Intentionally Viral Moments: When Film & TV Begs To Be Memed


Intentionally Viral Moments: When Film & TV Begs To Be Memed

From The White Lotus to M3GAN and beyond: If you want to something to stay relevant, give people something to reference.

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The first time I remember watching a moment that I knew was going to be viral was during the 2013 Academy Awards, when Jennifer Lawrence tripped as she walked onstage to accept the Best Actress award for her performance in Silver Linings Playbook. We may never know if the trip was fabricated or not. But it felt a little too convenient that everyone’s favorite “relatable” actress would have a charmingly embarrassing attention-causing moment during her meteoric rise to fame.

Of course, celebrities have been concocting viral moments for themselves even before “viral” was a thing; they used to be called publicity stunts. You could write a dissertation on Paris Hilton’s use of “that’s hot” on The Simple Life as a career-defining intentionally viral catchphrase.

So it only makes sense that screenwriters would pick up on this tactic. Watching the Season 2 finale of The White Lotus was a collection of intentionally viral moments tailor-made for the subtitles-on corners of Twitter — particularly Tanya’s line, delivered by the magnificent fan-favorite Jennifer Coolidge: “These gays, they’re trying to murder me.” It’s a phrase that alone has inspired entire articles and spawned a screenshot I saw no less than two dozen times while scrolling through Twitter in the first 24 hours since the finale aired on Sunday night.

“I’m grateful for Mike White writing this line specifically for gay Twitter,” one user tweeted.

“Writing for Twitter,” is a recent phenomenon that is becoming more obvious — and it’s one I’m not mad at. There was similar fanfare on Twitter over Jenna Ortega’s dance in Wednesday, as there was for the entire M3GAN trailer — but particularly the few seconds in which the murderous doll dances with the deranged abandon of a Sia music video, which ignited an obsession particularly, for whatever reason, in the queer Twitter community.

Last week, the trailer for a film called Cocaine Bear lit up Twitter. 8.2 million people have watched the trailer for the film, directed by Elizabeth Banks, about a bear that ingests a duffel bag of cocaine and goes on a killing spree in a rural Georgia town. And yes, the bear has a Twitter account.

M3GAN and Cocaine Bear are the kinds of movie that is made for the Internet — the kind of movies people will flock to the theater to see just so they can talk about it with each other, e.g. Snakes on a Plane.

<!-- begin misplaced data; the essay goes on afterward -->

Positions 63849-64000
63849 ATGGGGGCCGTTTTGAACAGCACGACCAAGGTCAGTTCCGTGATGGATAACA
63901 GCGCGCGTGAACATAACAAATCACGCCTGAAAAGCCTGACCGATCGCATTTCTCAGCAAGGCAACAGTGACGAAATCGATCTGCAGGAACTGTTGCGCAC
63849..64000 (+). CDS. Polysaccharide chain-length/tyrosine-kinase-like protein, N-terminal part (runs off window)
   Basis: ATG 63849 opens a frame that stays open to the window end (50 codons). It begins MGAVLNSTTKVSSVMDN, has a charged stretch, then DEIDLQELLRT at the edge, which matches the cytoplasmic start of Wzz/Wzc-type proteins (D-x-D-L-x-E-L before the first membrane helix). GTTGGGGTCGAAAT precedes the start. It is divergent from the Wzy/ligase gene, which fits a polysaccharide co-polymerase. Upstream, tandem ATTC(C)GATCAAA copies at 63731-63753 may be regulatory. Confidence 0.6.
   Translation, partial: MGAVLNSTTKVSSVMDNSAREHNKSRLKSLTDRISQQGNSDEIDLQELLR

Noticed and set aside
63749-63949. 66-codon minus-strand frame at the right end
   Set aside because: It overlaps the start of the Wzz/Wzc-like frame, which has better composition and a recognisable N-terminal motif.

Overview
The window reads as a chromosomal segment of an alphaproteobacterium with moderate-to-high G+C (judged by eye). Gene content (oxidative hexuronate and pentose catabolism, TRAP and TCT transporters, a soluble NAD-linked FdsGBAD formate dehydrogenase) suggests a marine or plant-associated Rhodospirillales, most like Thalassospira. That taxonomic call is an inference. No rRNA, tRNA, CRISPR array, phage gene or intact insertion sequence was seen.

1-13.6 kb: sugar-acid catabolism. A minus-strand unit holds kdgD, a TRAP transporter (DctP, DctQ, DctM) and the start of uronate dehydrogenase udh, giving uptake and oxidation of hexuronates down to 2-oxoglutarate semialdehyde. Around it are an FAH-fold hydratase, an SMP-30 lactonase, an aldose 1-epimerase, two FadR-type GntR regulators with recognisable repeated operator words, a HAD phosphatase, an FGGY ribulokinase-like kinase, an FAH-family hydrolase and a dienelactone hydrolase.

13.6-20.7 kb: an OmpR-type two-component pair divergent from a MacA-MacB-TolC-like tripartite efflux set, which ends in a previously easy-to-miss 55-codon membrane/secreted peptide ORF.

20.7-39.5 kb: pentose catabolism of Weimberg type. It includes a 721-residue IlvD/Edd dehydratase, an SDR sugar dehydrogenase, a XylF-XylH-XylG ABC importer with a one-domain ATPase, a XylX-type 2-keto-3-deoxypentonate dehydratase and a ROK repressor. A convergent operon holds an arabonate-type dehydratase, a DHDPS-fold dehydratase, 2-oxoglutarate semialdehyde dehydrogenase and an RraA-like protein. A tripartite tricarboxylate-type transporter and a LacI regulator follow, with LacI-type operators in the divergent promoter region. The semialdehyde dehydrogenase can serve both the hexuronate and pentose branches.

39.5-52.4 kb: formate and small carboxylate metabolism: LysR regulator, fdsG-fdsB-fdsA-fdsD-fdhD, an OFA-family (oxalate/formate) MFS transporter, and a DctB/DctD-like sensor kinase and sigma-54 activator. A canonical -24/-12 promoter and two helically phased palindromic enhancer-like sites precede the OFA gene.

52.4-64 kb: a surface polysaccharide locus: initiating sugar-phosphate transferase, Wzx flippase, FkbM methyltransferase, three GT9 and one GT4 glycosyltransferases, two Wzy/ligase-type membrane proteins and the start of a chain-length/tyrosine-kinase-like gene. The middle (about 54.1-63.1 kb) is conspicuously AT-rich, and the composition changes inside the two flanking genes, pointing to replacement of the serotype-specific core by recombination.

“Banks’ film is also one of several coming at the start of 2023 that seem to be made for the internet. Not necessarily that you’d want to watch them there — though they all seem primed to stream while you scroll Instagram — but that they’re either born of some piece of internet discourse or designed to be a part of it,” writes Angela Watercutter in a recent column for Wired. “With Cocaine Bear the gimmick is obvious: Make a movie so seemingly horrific and hilarious that people won’t be able to stop themselves from transforming it into one-liners and reaction GIFs.”

Of course, I’m skeptical of intentionally viral moments. I want to roll my eyes at the blatant pandering. But in the same way that I don’t mind targeted ads, I would rather be pandered to than only have entertainment take itself too seriously. That’s part of the beauty of The White Lotus and M3GAN and Cocaine Bear (though to be clear, I don’t put the latter in the same category as the brilliance that is The White Lotus) but they’re all in on their own joke. Intentionally viral moments help give us visual references as we gather around the water cooler that is the internet — little slices of pop culture we can snack on when words fail us. To write like that suggests a kind of specific cultural fluency, not pandering.

The beautiful irony is that making something intentionally viral actually allows gives roots to a work to make it last longer than the 24-hour news cycle. Take the It’s Always Sunny in Philadelphia meme where Charlie has dozens of papers tacked to a wall with bright red arrows to explain his mailroom conspiracy theory. I’ve never seen that episode and I reference It’s Always Sunny once a week because of this meme — and it’s for an episode that aired seven years ago and a show that’s been off the air for two years.

Nobody will be tweeting about The White Lotus in two days — but people will tweet the “these gays, they’re trying to murder me” screen cap forever.


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